Losing Your Identity in Christ
After David was crowned king of all Israel, he proceeded to bring the ark back to Jerusalem, where it had not been for nearly seventy years. Although the ark was home, David was not satisfied with its present home—a tent—and desired to build a house for God. Nevertheless, the Lord forbade him to do so because his hands were stained with the blood of men (I Chron. 22:8). In His declaration to David, God decreed that Solomon would be the one to build the temple. David consented, and when Solomon was old enough for David to declare him king of Israel, one of the first things that David did was give the divine instructions for the construction of the temple.
Never Deviate From The Plan
David laid the plans in front of Solomon and charged him to set his heart to seek the Lord and build the sanctuary of God (I Chron. 22:19) and not deviate from these plans.
Those plans that David presented before his son, Solomon could not add to them; he had to stay within that which was arranged by God. There was a reason for this. Every part of the temple would portray the sacrificial, mediatorial, or intercessory work of Christ. It was crucial for David to express this to Solomon—that these plans were given to him by God, and they were to be followed exactly as the Lord had presented them to David. If anything were added or taken away from the temple, it would cease to represent Christ and His redemption plan. And it would take away from what the temple foreshadowed—the cross.
Likewise, in today’s culture and society, we are not to take anything away from, or add to, the Word of God. What is given to us by the Holy Spirit is to be followed for the Christian to experience growth, success, and victory in life.
We must surmise that the only way to absolute victory is through the very means that brought us into the family of God to begin with—the cross of Christ. It is the path that got us in, and it is the path that keeps us in.
For anyone to offer a different direction will only constitute catastrophe. The cross of Christ is the foundation of the gospel. Without the cross, there is no salvation or sanctification.
Suppose a believer does not know or understand God’s prescribed order of victory. In that case, such a believer will resort to dependence upon rules, regulations, or self-efforts of many stripes, which the church is full of—self-help schemes that will do nothing for the believer except place him under condemnation. If we add anything to the cross of Christ, we frustrate the grace of God (Gal. 2:21), and if we take away anything from the cross of Christ, we are left with nothing more than a philosophy. The cross is the key by which the sinner can come to Christ, and the saint can live for Christ in total and complete victory.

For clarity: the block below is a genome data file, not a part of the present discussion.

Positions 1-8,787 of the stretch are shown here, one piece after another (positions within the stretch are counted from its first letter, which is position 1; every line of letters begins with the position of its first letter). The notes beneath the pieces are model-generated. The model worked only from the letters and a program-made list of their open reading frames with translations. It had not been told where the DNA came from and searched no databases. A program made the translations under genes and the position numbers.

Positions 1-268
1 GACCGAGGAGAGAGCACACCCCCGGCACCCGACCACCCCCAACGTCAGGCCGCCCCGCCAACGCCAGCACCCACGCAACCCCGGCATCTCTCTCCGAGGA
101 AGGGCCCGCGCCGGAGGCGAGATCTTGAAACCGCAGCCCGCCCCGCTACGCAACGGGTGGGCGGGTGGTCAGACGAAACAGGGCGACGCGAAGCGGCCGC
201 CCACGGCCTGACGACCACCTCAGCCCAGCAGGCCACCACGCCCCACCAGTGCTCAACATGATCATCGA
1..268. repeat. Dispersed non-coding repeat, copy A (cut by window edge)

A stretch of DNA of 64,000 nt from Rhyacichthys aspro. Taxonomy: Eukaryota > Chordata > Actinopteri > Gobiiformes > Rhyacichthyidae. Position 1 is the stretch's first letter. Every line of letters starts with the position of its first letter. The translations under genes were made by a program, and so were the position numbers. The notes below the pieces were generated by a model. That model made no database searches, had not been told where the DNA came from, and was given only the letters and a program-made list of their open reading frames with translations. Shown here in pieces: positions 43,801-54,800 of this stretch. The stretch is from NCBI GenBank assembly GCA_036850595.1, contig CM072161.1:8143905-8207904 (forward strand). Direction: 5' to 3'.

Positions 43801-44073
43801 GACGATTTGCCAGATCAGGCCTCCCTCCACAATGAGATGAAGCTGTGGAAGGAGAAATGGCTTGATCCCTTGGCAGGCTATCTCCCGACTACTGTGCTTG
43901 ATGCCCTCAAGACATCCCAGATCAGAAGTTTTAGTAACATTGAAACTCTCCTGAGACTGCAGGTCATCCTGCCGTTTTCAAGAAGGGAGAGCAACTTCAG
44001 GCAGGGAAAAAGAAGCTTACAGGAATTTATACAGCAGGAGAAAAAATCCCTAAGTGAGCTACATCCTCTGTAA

The Spoils Of War
In preparation, David brought items together that were needed to construct what would be the most beautiful building ever built—the temple.
Fast forward several years; Solomon begins construction. Out of everything before him, there was that which David had won in battle, the spoils of war—gold, silver, brass, precious jewels—all to be used in the construction of the temple.
But how could this be? Much of this gold, silver, brass, and such had been used by heathen nations regarding idol worship. Did that mean David would bring false gods into the temple for the worship of Jehovah? Absolutely not.
Under the instructions of the Holy Spirit, Solomon would take the gold, silver, brass, and other precious jewels that were once used for worship of heathen idols and melt them down. In this process, they would lose their old identity.
Think about that for a moment. When David defeated these nations, he took as spoils of war that which was used to worship a false god. He brought them back to Jerusalem and stored them in a warehouse awaiting the construction of the temple.
At the word of the Lord, Solomon would take these items, such as golden altars, rails, gold or silver idols, etc. He would completely melt them down and use the gold, silver, brass, and precious jewels for a different purpose.
Losing The Old Identity
For these pieces to be used in the temple, they had to be melted down in a furnace. As the Scripture says, this took place in the plain of Jordan. The gold, silver, and brass were assembled into separate piles, and a furnace was set ablaze. Once the furnace became hot, each item was placed into the furnace. As soon as the furnace consumed the metal, its former appearance melted away.
No matter how beautiful an item once was, in the fire, that beauty melted, and what it had once represented was utterly destroyed. Then the pure, precious metal could be poured into a mold suitable for use in the construction of the temple.
What we used to be before salvation, no matter how wonderful or how grand we considered ourselves to be, could not be used for His purpose. What we used to be needed to be melted away so the Holy Spirit could make us into what He wants us to be.
At salvation, our old man was crucified with Christ (Rom. 6:3-5). Our old identity melted away, and a new identity was established in Christ.
At the same time, there is a continual process of the Holy Spirit melting away the entirety of our old nature. The Holy Spirit desires that we depend on Christ, not ourselves, to meet our every need.
Just as the melting process done by Solomon was a necessity, so it is in our everyday lives. For us to be used by God for His glory, our old identity needs to be melted away for our new identity to come forth in Christ.
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